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This question already has an answer here:

I see two fixes in the CIFP file that have the same name PERSN.

CIFP

  1. Given 2 fixes that have the same name but are located in different regions (defined by ICAO code) how does airplane/pilot distinguish between those 2 when respecting flight plan?

  2. According to FAA Procedures for Handling Airspace Matters

e. AIM [Aeronautical Information Management] must not duplicate any radio fix, waypoint, marker beacons or compass locators names.

how come that those fixes have the same name?

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marked as duplicate by Sanchises, fooot, ymb1, Ralph J, Ron Beyer Feb 6 at 18:36

This question has been asked before and already has an answer. If those answers do not fully address your question, please ask a new question.

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    $\begingroup$ That is a related question, not a duplicate. By the way, the 2 fixes in the example do not share the same name, even though they are very similar. $\endgroup$ – bogl Feb 6 at 15:45
  • $\begingroup$ If you try to flight plan with skyvector.com from say KBOS to KLAX (Boston to LA), K70 and PERSON are not valid waypoints. K40 and PERSN are, with PERSN sort of enroute, and K40 way up in Alaska. So a pilot would know something was off. $\endgroup$ – CrossRoads Feb 6 at 17:07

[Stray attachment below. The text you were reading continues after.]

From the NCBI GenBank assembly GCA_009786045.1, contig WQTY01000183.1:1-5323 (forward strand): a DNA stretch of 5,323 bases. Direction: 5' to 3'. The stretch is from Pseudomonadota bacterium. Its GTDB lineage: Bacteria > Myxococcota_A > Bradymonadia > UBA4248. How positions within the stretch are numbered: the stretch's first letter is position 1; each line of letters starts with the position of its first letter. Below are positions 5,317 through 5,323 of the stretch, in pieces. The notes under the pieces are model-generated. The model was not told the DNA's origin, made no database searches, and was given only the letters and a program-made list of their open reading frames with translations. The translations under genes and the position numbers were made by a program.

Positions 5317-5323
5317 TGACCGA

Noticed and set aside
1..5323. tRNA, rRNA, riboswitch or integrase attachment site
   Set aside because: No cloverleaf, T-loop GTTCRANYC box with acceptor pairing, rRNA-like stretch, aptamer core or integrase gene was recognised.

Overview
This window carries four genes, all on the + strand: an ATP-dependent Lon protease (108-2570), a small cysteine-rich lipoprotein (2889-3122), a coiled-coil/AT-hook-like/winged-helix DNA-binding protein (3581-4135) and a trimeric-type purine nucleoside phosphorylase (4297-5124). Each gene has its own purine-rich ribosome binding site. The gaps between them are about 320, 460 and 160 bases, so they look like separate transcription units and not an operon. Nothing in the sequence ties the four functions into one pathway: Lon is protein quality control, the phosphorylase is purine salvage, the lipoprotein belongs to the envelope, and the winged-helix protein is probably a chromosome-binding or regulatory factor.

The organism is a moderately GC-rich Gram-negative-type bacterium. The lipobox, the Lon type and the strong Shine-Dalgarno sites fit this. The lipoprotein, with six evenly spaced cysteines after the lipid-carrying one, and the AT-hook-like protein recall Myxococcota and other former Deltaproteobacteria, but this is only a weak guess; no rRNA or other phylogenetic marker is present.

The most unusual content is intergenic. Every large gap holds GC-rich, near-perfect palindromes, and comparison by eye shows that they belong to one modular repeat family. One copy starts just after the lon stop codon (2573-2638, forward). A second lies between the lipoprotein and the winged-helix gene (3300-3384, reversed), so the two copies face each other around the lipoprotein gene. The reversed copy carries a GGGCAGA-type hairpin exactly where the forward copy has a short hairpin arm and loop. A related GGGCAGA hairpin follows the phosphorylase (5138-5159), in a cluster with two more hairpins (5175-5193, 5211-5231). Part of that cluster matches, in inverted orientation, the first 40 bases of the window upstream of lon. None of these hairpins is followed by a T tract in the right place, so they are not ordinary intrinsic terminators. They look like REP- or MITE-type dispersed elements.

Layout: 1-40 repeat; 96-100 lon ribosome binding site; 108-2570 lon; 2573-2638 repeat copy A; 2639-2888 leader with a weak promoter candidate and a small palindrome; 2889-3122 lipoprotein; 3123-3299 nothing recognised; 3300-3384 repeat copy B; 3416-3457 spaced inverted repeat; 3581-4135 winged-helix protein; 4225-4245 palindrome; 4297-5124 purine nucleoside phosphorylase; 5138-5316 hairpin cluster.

• $\begingroup$ @bogl 5-character name which is marked in ARINC docs as Waypoint Ident is PERSN for both. I am trying to understand what makes a fix unique as I though it was id number which is unique. $\endgroup$ – kkl Feb 6 at 22:13
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The answer is embedded within the question: The pilot is able to distinguish between the two fixes because they are in different regions.

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  • $\begingroup$ Is it possible for IFR system to put fix together with ICAO Code for region? Usually for commercial flights I see plain IDs without any region code (e.g. in FPs from flightaware24) $\endgroup$ – kkl Feb 6 at 22:24
  • $\begingroup$ That sounds like a good question for a controller or someone who enters flight plans into the ATC system. I'm just speaking from a pilot's perspective, and it should be pretty simple to recognize that one of your waypoints is way off. $\endgroup$ – Michael Hall Feb 6 at 22:38

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